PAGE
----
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Two years after hosting a costly FIFA World Cup, Brazil will once again be on the world sporting stage next summer at the 2016 Olympic Games in Rio de Janeiro. But now, with the Brazilian economy facing a deepening crisis, the government has an idea for some help from a pillar of the "sharing economy": an Airbnb tax.

José Gayoso, an official at Embratur, Brazil's state-owned tourist board, vowed that it will be "a fair tax that will not be passed on to consumers or ruin the business," Brazilian national daily O Globo reports.

Gayoso says the San Francisco-based start-up is actually open to the idea, as it's looking to reinforce its presence in Brazil ahead of the much-awaited Summer Games. In fact, O Globo explains that Airbnb has already officially agreed to provide 20,000 rooms to host tourists during the Olympics.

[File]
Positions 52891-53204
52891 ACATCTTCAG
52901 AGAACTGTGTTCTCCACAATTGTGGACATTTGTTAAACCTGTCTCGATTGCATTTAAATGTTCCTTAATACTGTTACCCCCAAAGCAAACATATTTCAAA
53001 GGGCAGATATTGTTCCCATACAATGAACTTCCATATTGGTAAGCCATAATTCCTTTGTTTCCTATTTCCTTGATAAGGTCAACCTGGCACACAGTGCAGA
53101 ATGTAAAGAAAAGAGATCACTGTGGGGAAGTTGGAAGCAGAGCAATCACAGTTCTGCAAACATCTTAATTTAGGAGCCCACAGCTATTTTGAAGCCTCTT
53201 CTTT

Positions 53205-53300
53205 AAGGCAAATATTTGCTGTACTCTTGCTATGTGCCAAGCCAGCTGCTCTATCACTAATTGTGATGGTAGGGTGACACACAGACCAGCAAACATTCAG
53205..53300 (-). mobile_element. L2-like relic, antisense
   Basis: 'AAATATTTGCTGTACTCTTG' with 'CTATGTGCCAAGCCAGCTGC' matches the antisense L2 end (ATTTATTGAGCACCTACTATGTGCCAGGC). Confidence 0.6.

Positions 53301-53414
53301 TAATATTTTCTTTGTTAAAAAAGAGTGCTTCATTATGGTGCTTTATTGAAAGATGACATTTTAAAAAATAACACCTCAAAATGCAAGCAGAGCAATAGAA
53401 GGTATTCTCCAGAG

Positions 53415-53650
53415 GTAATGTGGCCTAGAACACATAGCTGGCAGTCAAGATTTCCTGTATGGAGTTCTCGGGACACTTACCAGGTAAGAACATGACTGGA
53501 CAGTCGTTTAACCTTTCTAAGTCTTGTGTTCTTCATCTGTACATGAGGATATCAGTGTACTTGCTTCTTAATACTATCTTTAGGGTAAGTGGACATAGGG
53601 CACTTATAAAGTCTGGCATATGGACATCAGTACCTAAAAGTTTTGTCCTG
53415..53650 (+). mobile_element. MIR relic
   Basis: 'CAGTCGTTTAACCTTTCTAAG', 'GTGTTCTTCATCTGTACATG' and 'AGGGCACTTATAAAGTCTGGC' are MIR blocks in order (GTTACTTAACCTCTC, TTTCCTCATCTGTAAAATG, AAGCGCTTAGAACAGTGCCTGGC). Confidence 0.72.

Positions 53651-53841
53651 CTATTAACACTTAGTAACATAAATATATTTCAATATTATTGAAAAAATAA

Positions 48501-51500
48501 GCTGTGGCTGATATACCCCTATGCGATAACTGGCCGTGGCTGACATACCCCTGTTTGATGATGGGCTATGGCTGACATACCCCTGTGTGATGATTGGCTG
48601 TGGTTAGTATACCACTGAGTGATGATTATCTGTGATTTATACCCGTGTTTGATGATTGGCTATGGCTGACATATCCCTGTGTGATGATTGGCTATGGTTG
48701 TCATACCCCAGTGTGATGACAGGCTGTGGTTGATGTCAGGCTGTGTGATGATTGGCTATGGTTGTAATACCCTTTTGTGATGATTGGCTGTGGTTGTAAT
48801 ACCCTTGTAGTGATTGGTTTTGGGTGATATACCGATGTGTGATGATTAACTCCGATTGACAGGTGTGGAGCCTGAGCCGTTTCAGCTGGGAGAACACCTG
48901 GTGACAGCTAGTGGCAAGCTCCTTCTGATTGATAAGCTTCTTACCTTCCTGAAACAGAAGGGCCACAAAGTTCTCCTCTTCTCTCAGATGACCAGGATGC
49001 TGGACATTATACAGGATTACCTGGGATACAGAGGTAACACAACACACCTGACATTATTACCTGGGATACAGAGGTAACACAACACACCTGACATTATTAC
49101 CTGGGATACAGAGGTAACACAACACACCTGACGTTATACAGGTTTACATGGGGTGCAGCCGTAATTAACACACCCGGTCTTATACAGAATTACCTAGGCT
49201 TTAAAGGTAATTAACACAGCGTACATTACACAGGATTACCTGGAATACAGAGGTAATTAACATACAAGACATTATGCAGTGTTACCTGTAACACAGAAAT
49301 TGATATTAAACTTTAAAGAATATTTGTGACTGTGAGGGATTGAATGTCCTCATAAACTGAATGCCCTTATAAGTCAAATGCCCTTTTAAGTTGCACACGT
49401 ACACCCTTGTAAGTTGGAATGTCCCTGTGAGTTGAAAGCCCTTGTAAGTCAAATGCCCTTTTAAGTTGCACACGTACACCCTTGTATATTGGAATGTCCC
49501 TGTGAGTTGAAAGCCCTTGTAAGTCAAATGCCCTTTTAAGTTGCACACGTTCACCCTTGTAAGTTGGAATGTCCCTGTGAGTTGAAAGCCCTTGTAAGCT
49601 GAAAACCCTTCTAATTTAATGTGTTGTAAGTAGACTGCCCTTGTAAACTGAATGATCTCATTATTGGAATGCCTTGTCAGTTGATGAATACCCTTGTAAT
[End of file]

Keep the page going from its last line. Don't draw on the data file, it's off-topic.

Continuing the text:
The bill is still in its early stages, and lawmakers still need to decide what level of taxation they'll impose and whether the tax will be collected by the federal government or instead by local authorities as is done in San Francisco, Washington, Paris and Amsterdam.

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Indigenous leaders protested on Wall Street to demand the $1.7 million promised by the United Nations during the last COP26, as world leaders are meeting in New York for the annual UN General Assembly.

Chloé Touchard, Lisa Berdet, Lila Paulou and Anne-Sophie Goninet

👋 Goedendag!*

Welcome to Tuesday, where world leaders start gathering in New York for the first in-person UN General Assembly since the pandemic, Iran faces growing protests after a young woman died following her arrest by the “morality police” for violating the hijab law and a group of scientists manage to estimate the total number of ants on Earth. Meanwhile, Jan Grossarth for German daily Die Welt unpacks the potential of “hempcrete,” i.e. bricks of hemp used as building material.

[*Dutch]

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